ISP TPG expected data roundtrips between Sydney and Asia to fall to as little as 100ms when a new direct internet traffic route goes live next week.
The route used Pipe Networks' PPC-1 submarine cable from Sydney to Guam.
But instead of forwarding the traffic from Guam to the US and then on to Asia - as TPG had in the past - it would be routed more directly from Guam to Japan, according to TPG's general manager of marketing and sales Craig Levy.
"The interconnection's changed to make it a more direct route," Levy said.
"We're in control of the peering and termination of that traffic in Japan.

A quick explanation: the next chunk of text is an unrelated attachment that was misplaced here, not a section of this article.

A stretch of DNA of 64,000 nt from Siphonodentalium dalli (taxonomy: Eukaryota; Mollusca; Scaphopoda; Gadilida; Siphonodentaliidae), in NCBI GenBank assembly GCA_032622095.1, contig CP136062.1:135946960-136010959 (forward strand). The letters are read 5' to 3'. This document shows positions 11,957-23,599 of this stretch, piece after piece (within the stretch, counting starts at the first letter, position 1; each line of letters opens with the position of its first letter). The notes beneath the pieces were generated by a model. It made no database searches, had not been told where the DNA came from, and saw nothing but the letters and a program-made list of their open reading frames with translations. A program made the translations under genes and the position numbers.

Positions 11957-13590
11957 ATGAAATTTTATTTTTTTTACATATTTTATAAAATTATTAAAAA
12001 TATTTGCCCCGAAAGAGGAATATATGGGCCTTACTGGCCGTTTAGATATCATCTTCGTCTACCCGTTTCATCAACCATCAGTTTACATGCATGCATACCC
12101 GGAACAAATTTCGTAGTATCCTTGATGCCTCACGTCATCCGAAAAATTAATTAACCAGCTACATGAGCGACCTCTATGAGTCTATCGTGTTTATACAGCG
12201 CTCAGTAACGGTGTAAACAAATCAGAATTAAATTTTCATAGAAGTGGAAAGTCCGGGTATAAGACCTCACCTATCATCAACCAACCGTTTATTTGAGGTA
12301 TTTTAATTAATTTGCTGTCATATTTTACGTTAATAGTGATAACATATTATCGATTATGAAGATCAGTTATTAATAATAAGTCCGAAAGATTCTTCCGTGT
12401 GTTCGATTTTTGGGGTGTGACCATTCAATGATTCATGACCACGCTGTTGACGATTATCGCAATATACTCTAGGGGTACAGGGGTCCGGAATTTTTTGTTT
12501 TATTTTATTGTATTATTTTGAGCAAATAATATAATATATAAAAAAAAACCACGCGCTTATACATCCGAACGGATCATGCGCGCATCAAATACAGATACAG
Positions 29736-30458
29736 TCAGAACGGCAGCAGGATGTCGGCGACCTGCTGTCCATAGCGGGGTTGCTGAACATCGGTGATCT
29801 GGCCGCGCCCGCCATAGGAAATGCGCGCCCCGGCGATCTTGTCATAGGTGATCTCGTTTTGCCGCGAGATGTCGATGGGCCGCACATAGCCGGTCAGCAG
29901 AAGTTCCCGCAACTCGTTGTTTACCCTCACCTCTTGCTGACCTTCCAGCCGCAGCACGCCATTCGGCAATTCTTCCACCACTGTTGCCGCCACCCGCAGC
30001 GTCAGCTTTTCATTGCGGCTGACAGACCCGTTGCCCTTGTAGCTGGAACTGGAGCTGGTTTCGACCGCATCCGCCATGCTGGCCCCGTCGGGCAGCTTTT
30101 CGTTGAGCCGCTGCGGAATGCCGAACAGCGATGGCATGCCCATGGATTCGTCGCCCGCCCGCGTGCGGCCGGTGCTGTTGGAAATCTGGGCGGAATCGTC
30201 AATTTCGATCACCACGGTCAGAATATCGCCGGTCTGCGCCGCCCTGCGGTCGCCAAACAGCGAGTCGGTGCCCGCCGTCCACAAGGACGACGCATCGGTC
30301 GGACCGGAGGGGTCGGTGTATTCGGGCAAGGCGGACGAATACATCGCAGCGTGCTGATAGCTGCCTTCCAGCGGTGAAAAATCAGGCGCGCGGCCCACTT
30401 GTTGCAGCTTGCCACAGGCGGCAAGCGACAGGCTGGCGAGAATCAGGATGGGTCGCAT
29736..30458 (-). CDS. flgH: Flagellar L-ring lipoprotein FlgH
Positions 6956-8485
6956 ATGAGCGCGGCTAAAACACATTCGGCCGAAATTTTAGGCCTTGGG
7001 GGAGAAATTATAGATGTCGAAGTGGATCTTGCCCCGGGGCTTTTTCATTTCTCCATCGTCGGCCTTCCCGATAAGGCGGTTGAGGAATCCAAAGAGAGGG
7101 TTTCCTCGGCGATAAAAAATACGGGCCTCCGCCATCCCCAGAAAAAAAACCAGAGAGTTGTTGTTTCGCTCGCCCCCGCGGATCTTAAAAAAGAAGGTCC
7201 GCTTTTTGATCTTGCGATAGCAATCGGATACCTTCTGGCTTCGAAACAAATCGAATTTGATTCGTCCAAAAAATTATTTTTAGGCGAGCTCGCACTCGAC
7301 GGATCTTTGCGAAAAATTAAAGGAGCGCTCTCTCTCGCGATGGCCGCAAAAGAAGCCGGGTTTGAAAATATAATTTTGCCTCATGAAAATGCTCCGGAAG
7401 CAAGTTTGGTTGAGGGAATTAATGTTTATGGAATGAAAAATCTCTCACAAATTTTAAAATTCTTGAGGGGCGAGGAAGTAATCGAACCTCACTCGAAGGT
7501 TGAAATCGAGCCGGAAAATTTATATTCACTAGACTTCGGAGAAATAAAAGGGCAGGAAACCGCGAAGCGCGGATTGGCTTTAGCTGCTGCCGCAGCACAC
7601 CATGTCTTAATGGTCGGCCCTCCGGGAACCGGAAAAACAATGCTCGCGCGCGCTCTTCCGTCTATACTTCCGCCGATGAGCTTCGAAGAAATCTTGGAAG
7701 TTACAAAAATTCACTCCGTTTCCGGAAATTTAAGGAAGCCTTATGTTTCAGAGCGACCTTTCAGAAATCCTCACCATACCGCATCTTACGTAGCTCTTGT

"The Asia-based experience on the web for our customers is going to be a lot better for gaming, apps that use video and other time-sensitive acts."
The new route was expected to provide "improved response times and lower latency times overall", according to a brief announcement on the Whirlpool broadband forums.
Levy produced traceroute results from TPG's Sydney router to its Japan peering link that showed an average roundtrip of 106ms - although the roundtrip was officially being quoted as between 100 and 120ms.
TPG took ownership of the Sydney-Guam route after it bought Pipe Networks' PPC-1 submarine cable assets in November last year.
The acquisition also came with Pipe's national dark fibre network, on which TPG now offers a 100 Mbps symmetrical service for businesses.
The service offers unlimited quota for $599 a month over 24 months and has proved a "good fit for small-to-mid-sized businesses", Levy said.
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